After 1991, along with the separation from the Soviet Union and gaining independence, the construction of private television and radio stations in Kazakhstan and Kyrgyzstan was realized that shifted the people’s views to positive direction. Especially after 2000, the investments made in communication technologies provided new opportunities for the communication. In the same years, mobile phone utilization and increasing number of Internet users speeded up the interaction among people and provided the society with digital culture. The rapid penetration of digital media, such as smart phones, tablets and social media networks led to rapid changes in people's lifestyles. In that period, the transition from oral culture to digital culture led to rapid changes in Asian people’s lifestyle. People who used to listen to narrators like ‘Manaschy’ now started to listen to the same stories from television, radio, and internet or from social media networks. The Kazakh and Kyrgyz people got adapted to transmission process of traditional narrative forms to digital forms in a short period of time. As a result, commercial organizations operating in these countries benefited from this digital transformation and from each of the digital media tools with the purpose of increasing sales in their commercials.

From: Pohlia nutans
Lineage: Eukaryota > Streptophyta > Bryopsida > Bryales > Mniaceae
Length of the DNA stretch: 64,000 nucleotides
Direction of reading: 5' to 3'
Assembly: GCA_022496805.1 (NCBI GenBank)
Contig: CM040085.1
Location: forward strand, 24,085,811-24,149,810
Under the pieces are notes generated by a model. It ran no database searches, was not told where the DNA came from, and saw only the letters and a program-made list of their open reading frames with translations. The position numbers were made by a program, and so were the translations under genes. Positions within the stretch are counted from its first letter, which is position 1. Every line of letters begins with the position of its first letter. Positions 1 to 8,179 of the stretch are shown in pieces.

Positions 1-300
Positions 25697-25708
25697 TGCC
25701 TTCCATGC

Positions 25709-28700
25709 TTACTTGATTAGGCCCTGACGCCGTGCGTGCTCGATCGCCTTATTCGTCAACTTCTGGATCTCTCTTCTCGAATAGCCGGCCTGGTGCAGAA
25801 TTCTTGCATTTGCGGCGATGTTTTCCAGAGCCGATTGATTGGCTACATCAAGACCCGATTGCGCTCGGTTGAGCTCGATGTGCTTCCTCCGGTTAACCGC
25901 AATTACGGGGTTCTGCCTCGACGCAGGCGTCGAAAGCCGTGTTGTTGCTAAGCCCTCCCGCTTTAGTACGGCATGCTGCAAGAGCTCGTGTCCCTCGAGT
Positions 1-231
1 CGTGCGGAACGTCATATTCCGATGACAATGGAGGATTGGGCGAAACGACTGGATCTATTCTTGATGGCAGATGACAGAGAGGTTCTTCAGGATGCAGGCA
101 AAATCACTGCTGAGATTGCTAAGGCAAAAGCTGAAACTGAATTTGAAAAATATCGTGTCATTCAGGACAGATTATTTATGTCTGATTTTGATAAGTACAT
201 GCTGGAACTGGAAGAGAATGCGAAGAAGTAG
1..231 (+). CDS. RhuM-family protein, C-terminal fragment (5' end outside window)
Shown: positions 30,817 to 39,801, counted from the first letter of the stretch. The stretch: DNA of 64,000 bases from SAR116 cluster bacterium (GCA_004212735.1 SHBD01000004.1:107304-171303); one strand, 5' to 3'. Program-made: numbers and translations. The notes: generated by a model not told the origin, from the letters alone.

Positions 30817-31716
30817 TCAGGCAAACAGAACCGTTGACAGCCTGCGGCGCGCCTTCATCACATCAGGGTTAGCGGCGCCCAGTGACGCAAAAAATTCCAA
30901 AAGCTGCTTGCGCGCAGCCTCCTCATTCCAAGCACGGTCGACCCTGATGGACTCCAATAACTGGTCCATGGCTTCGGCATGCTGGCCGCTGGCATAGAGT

The Kazakhs and Kyrgyz who changed the nomadic lifestyle to settled way of life have been trying to maintain their customary lifestyles in everyday life as well. National games, one of the most important values ​​of nomadic life are among the indispensable elements of their social and cultural life at the present. For this reason, companies that aim to gain benefit via advertising own products, use stories reflecting those national games in order to draw attention of the audience. Strategies of advertising using transmedia storytelling have been developed to stand out among thousands of goods and to attract the public attention.

Key Terms in this Chapter